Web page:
I try to instill in my students, the notion that they must have passion for the Earth and all living things while having their feet on the ground and their minds contemplating the mysteries of the universe. We have no idea why we are here nor what to do about it, so those who have something to say about this must speak—must take a stand for all life and its evolution against hate, oppression, and destruction. My concern is with those things on Earth which have little or no defense against the greed of mankind, and one of those things is man himself. This concept is the concern which fuels much of my compositional thought. Composing is the hardest work I’ve ever done. Sometimes I enjoy it, sometimes it’s drudgery. But in any case, music is what I want to do and when I do it, I am totally lost within the process.
To me, music is no answer, it’s simply another question. But as human activities go, creating original art is perhaps more worthwhile than most pursuits. At its best it denies the separation of the parts of man which we, in the university (the lab), dissect and analyze because of our curiosity. So in art we put the parts back together, replacing some old parts with new ones.
Artists are doubters. “The believer is happy, the doubter is wise.” A Greek proverb for which I have little doubt. Human life may or may not have a purpose, but it supplies no answers, only questions. Sometimes I think that life is something of a joke, to be laughed at and enjoyed while trying to encourage humanity not to destroy everything it encounters (including itself). Couldn’t humanity nourish life’s natural evolution, as Mother Earth does so well with nature. All the while, we work.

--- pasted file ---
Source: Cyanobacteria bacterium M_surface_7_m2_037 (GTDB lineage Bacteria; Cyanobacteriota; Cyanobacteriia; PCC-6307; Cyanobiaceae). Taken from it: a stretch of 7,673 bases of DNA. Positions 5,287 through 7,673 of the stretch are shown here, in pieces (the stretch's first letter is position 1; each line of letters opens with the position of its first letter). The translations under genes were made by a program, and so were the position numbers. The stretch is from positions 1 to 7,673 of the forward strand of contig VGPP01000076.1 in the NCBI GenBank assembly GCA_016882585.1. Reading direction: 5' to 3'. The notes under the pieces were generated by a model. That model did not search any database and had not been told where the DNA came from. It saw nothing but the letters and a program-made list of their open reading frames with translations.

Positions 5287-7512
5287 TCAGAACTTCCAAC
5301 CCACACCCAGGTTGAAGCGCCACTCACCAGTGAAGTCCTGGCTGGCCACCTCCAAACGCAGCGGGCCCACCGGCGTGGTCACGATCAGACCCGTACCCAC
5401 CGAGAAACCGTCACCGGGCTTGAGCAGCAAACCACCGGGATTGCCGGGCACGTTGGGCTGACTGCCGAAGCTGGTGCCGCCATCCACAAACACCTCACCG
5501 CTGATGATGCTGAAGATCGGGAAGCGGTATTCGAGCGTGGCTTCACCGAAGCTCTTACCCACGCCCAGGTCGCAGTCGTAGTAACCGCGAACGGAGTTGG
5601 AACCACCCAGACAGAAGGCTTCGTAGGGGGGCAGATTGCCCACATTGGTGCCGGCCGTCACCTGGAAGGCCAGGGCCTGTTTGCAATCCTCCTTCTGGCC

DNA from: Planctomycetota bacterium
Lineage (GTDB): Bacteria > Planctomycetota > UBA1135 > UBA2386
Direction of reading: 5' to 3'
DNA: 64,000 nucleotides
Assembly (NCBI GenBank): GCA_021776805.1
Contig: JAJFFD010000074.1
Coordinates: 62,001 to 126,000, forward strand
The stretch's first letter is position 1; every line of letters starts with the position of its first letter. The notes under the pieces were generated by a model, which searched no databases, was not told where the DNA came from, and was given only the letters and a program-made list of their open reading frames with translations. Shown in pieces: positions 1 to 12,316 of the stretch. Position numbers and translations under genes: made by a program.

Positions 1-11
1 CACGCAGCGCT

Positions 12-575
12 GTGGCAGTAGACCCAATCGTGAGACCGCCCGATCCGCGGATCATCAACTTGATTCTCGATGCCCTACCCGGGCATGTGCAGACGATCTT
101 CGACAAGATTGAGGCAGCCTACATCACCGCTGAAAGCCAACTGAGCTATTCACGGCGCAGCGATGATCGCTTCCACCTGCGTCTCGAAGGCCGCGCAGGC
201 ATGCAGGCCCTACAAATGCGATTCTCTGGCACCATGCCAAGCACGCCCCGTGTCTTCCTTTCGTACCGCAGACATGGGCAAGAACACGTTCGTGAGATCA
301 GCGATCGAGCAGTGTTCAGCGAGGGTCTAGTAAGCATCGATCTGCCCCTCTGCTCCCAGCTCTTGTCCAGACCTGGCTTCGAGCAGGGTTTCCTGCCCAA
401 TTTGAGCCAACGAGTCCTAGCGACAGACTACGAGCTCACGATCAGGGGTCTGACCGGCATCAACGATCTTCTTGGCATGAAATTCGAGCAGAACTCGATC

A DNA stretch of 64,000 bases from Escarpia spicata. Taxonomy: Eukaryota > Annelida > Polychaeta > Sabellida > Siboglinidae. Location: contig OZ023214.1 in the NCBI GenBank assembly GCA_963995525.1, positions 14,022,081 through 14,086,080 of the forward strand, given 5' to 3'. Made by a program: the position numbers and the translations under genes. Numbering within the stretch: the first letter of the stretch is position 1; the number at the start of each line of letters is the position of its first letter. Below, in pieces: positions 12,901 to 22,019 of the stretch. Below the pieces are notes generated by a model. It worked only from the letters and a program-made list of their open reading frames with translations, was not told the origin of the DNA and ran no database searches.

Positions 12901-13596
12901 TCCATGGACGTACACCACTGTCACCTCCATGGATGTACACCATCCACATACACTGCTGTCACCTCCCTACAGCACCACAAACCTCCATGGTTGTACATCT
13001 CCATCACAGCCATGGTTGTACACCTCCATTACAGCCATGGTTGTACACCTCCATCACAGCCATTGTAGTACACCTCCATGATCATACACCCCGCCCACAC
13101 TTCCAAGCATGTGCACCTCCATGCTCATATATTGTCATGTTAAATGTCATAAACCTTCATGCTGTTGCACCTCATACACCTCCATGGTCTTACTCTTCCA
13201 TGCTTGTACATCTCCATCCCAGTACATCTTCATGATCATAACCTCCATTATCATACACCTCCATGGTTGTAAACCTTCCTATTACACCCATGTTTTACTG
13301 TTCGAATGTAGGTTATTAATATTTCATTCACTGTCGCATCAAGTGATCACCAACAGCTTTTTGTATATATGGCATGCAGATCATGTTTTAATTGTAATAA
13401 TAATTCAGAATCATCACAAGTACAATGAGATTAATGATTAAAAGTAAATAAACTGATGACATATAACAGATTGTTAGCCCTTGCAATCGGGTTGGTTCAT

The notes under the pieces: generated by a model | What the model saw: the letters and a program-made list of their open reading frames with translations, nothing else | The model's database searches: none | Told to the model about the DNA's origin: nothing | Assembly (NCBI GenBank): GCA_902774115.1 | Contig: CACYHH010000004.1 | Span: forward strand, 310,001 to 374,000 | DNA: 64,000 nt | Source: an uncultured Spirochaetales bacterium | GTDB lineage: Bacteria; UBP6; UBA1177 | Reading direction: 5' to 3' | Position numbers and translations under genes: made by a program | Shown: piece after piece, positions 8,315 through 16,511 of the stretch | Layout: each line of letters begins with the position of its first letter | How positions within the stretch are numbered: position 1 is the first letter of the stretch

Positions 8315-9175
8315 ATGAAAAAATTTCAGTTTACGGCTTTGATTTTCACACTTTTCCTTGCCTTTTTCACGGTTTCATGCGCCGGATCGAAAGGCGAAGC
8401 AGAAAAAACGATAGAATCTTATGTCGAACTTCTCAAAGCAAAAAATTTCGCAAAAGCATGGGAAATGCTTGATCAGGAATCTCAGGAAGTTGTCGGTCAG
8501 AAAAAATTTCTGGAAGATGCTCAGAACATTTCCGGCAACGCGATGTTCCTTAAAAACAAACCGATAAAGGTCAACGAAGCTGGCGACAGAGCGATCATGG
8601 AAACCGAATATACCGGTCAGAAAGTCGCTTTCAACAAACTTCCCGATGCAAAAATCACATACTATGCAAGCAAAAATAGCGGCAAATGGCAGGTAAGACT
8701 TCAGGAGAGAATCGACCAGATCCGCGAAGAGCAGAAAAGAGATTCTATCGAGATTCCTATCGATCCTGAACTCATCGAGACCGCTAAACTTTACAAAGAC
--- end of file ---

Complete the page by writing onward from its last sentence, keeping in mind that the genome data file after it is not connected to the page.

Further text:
I compose music in various ways depending on who-knows-what? Passion, intellect, desire, nobility, no ability, etc. Sometimes I compose while finding sounds at the piano; sometimes through pre-compositional study of idea(s) and structure(s) which take(s) me to numbers, statistics, and/or drawings and analysis of them and/or anything else which may provide more thought and action. Sometimes I improvise with music-friends and analyze (from recordings) what happened and occasionally get ideas for composing.
I refuse commissions for pieces which require conditions which infringe upon my creativity, unless I can adopt them to raise my own questions. My efforts to do otherwise have failed. There have been and are many talented arrangers of tunes. I am not one of them.
My compositions combine jazz, free and structured improvisations and current classical musical traditions as well as those of the past. I avoid the traditional divisions between “high” and “low” performing, making music continues to be a wonderful life of work and play.
When I was six years old, I was attracted to the trombone because of the beautiful sound my cousin Dub produced on his silver 1941 Buescher. Performing served me well. Playing jazz, shows, recordings and dance gigs provided more than enough $ to put me through college and support a family. At the age of 24 my chops went south and I was unable to play. It took years to reconstruct my embouchure such that I could perform adequately,but in doing so, my playing changed from that of a “studio” player to a jazz player anddiscovered the trombone could be more than “studio” smooth. It can be rough, ugly, sexy and so much more. Yes, I eventually found my voice.